Classification societies and their liability
by Benjamin Maltby
The trouble with suing societies
What makes claims against societies difficult is that while commercial parties often automatically choose English law, the societies all have historical links to particular countries, and often insist on the law of their ‘home’ country. Further, there are still no international conventions on this subject, despite some initiatives.
The choice of law is normally agreed in the contract, of course, but this may not automatically be respected by certain courts, and such a choice may be meaningless to a third-party buyer who was not party to the original contract for classification services.
Where the owner is the society’s client, the position in England and the Commonwealth is that the contract itself should shape the relationship. So the societies will, where possible, try to take full advantage of this by expressly excluding their own liability in the terms of the agreement with the owner. These attempts have largely been upheld.
Amazingly, class societies’ terms will commonly state, for example, that the society ‘does not warrant the accuracy of any information or advice supplied…’ and ‘…will not be liable for any… act, omission, error, negligence, or… any inaccuracy in any information or advice given’.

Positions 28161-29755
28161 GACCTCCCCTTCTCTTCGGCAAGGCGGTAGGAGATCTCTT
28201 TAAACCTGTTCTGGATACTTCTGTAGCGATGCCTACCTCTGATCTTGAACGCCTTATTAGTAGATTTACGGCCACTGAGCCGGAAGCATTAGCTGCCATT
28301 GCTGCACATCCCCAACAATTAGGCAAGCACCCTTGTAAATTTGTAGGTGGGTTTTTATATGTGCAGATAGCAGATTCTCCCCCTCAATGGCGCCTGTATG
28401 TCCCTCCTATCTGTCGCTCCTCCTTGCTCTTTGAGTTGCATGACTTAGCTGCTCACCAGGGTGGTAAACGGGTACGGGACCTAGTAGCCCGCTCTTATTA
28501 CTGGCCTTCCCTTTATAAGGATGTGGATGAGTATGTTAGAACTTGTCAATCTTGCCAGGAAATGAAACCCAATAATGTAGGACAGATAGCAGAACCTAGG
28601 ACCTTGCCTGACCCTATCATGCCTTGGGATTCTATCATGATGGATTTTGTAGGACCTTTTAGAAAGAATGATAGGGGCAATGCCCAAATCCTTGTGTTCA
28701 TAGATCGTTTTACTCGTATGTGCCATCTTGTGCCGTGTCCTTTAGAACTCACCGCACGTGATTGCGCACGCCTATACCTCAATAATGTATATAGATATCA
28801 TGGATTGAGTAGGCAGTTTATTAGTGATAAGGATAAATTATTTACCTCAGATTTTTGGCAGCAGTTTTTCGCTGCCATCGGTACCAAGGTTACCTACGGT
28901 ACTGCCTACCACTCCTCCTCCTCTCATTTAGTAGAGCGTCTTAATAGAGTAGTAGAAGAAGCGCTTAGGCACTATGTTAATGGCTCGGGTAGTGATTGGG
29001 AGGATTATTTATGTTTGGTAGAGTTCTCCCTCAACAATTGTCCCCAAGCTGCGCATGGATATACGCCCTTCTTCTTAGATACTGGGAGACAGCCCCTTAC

Indeed, the society may also state that if there has been negligence on its part, then it will compensate the owner, but only up to the amount of the society’s fees paid – which will usually be a fraction of the damages sought.
Amazingly, class societies’ terms will commonly state, for example, that the society ‘does not warrant the accuracy of any information or advice supplied…
In the US, judges’ attitudes have always been to take the societies’ role at face value. In the case of the Tradeways II, which sank during its voyage from Antwerp to the US as a result of serious technical failings, the owner sued the society. The owner stated that the sinking was due to faults which the society had noticed, and had asked to be repaired within a certain time frame, but had nevertheless allowed the doomed ship to sail with their blessing in the interim.
The New York District Court dismissed the case on the basis that the society was not guaranteeing the seaworthiness of the vessel but was simply responsible for inspecting the conformity of the vessel with the rules.
Unless the contract states otherwise, the society is not there to supervise the construction or maintenance of the vessel. In fact, in the Tradeways II case, the problems were well known to the owner.
Meanwhile, the French Supreme Court (Cour de cassation) has decided that where a society surveyor had displayed gross negligence or wilful misconduct, its contractual limitations (which might otherwise have let the society off the hook) cannot be relied upon.
With regard to whether or not the societies were in effect guaranteeing a vessel’s seaworthiness, the French courts, as with those in the States, have declared that their role is only to make various inspections, diligently, to ensure compliance with standards. A similar stance is taken in Germany.
Besides those who contracted directly, there will also be those who haven’t commissioned a survey but rely on one anyway. Sometimes the law allows such people to sue where they relied on the information provided to their detriment, but there will be little recourse against the societies. They are seen as benevolent parties, undertaking important work for relatively small fees, and helping to make yachting safer. The courts are arguably on their side to start with.